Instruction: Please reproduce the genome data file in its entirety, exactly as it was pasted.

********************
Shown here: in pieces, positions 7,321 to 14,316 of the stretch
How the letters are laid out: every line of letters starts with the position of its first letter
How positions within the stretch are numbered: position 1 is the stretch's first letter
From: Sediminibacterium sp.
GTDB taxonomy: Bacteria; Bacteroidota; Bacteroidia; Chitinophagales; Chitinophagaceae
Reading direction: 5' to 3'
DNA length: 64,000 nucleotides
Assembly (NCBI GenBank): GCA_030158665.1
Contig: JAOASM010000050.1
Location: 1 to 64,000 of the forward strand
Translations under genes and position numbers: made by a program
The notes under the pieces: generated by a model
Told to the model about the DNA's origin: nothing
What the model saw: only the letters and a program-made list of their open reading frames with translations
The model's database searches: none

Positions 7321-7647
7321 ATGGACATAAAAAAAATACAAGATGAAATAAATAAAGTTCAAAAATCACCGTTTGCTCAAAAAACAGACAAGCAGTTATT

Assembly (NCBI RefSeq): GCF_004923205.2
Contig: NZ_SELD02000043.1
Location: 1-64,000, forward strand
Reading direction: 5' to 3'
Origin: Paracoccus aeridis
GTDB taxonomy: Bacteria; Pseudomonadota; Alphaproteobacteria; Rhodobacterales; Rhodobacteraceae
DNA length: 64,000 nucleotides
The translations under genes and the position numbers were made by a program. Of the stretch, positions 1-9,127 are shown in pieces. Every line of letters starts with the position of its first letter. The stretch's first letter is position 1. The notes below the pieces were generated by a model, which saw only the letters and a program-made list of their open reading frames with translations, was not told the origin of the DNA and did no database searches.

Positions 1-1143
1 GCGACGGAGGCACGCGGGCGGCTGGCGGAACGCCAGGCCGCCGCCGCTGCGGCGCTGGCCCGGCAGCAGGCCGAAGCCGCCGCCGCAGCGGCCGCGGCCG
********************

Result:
Shown here: in pieces, positions 7,321 to 14,316 of the stretch
How the letters are laid out: every line of letters starts with the position of its first letter
How positions within the stretch are numbered: position 1 is the stretch's first letter
From: Sediminibacterium sp.
GTDB taxonomy: Bacteria; Bacteroidota; Bacteroidia; Chitinophagales; Chitinophagaceae
Reading direction: 5' to 3'
DNA length: 64,000 nucleotides
Assembly (NCBI GenBank): GCA_030158665.1
Contig: JAOASM010000050.1
Location: 1 to 64,000 of the forward strand
Translations under genes and position numbers: made by a program
The notes under the pieces: generated by a model
Told to the model about the DNA's origin: nothing
What the model saw: only the letters and a program-made list of their open reading frames with translations
The model's database searches: none

Positions 7321-7647
7321 ATGGACATAAAAAAAATACAAGATGAAATAAATAAAGTTCAAAAATCACCGTTTGCTCAAAAAACAGACAAGCAGTTATT

Assembly (NCBI RefSeq): GCF_004923205.2
Contig: NZ_SELD02000043.1
Location: 1-64,000, forward strand
Reading direction: 5' to 3'
Origin: Paracoccus aeridis
GTDB taxonomy: Bacteria; Pseudomonadota; Alphaproteobacteria; Rhodobacterales; Rhodobacteraceae
DNA length: 64,000 nucleotides
The translations under genes and the position numbers were made by a program. Of the stretch, positions 1-9,127 are shown in pieces. Every line of letters starts with the position of its first letter. The stretch's first letter is position 1. The notes below the pieces were generated by a model, which saw only the letters and a program-made list of their open reading frames with translations, was not told the origin of the DNA and did no database searches.

Positions 1-1143
1 GCGACGGAGGCACGCGGGCGGCTGGCGGAACGCCAGGCCGCCGCCGCTGCGGCGCTGGCCCGGCAGCAGGCCGAAGCCGCCGCCGCAGCGGCCGCGGCCG